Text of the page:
March 12, 2001 | From Times Wire Reports
Blacks and Latinos are twice as likely as whites to report the use of force in encounters with police, according to a report that also shows that black drivers are more likely than whites to be stopped, searched, handcuffed or ticketed. Two percent of blacks and Latinos who had face-to-face encounters with police in 1999 reported force or threatened force, compared with just under 1% of whites, the Justice Department's Bureau of Justice Statistics says. The report comes as Atty. Gen.
November 20, 1998 | PHILIP BRANDES
If you think home is where the heart is, "massacre" at Hollywood's Theatre of Note begs to differ. As a trio of Colorado sisters (Jacqueline Wright, Dana Wieluns and Lauren Roedy Vaughn) with a tenuous grasp on normality contemplate the sale of their aging parents' house, their squabbling becomes a microcosmic mirror for social conflicts rooted in economics, sex and race.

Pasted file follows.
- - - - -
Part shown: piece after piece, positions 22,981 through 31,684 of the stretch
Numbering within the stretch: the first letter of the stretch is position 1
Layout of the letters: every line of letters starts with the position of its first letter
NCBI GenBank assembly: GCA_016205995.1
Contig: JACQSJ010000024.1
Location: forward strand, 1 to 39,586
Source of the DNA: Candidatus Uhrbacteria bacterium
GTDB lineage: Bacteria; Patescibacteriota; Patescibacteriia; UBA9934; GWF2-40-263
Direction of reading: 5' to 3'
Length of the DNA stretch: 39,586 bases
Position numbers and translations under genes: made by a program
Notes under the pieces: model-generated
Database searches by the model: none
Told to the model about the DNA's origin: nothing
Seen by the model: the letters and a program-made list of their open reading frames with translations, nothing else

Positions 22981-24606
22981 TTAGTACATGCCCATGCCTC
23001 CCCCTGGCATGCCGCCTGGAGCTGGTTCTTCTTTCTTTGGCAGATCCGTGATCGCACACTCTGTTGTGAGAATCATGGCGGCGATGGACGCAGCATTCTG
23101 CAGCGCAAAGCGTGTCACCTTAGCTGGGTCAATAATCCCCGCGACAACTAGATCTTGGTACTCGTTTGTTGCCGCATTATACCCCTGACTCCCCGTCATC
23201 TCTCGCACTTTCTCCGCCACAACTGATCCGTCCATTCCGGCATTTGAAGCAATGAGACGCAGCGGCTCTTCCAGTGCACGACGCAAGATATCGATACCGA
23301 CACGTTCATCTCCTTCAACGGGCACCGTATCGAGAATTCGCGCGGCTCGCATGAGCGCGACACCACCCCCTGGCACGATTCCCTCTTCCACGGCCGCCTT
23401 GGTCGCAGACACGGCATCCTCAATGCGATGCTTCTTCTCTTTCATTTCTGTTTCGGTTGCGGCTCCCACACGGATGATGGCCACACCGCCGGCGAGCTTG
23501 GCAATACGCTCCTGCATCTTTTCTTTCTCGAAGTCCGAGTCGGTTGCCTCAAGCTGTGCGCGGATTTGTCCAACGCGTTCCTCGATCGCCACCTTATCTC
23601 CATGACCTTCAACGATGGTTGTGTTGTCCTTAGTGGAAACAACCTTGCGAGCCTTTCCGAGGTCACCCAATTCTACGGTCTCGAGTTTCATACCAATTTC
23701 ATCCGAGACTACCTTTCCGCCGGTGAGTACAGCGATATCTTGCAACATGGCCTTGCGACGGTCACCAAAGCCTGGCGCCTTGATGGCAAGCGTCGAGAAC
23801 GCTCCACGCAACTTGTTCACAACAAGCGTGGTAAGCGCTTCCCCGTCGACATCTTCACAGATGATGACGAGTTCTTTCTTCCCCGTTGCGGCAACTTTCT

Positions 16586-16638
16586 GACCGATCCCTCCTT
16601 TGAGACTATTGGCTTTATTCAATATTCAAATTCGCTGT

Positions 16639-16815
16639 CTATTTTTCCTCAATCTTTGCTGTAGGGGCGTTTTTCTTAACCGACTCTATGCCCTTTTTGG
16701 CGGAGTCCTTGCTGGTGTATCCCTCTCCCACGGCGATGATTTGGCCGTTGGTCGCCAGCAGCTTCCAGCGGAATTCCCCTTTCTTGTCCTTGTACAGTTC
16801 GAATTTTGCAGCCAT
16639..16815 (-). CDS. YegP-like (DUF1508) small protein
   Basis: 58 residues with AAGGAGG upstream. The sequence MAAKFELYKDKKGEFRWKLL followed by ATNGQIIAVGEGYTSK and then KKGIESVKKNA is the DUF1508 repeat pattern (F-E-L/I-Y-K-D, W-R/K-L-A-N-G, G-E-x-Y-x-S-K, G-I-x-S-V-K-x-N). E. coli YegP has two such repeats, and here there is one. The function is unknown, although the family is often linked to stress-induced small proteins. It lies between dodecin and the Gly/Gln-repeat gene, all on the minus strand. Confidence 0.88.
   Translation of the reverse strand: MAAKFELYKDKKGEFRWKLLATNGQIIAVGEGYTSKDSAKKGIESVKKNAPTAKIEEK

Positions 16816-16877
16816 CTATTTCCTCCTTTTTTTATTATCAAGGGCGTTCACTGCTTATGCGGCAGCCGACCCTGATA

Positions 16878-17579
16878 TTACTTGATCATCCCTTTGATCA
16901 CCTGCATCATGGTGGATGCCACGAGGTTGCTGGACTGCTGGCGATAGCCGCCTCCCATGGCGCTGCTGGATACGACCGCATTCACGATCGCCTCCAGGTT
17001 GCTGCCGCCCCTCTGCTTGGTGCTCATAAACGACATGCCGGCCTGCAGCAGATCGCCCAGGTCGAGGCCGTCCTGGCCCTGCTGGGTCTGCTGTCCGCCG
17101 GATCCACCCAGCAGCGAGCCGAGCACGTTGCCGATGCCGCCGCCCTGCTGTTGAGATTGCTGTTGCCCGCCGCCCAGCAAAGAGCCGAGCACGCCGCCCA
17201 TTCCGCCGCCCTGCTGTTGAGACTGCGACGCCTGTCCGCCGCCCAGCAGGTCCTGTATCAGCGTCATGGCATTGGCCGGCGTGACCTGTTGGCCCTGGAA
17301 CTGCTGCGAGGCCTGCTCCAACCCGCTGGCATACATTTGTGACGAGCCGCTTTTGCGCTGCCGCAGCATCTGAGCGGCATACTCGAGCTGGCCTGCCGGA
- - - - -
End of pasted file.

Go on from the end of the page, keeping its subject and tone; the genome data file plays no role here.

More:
December 21, 1997
Re: "In Tranquil Leisure Village, Alarm Over Pepper Spray" (Dec. 13): If the private security force in Camarillo's Leisure Village thinks it needs pepper spray in its arsenal, it's time for Leisure Village to change security forces. Ridiculous! ED SHOOP Somis
June 18, 1989 | From Reuters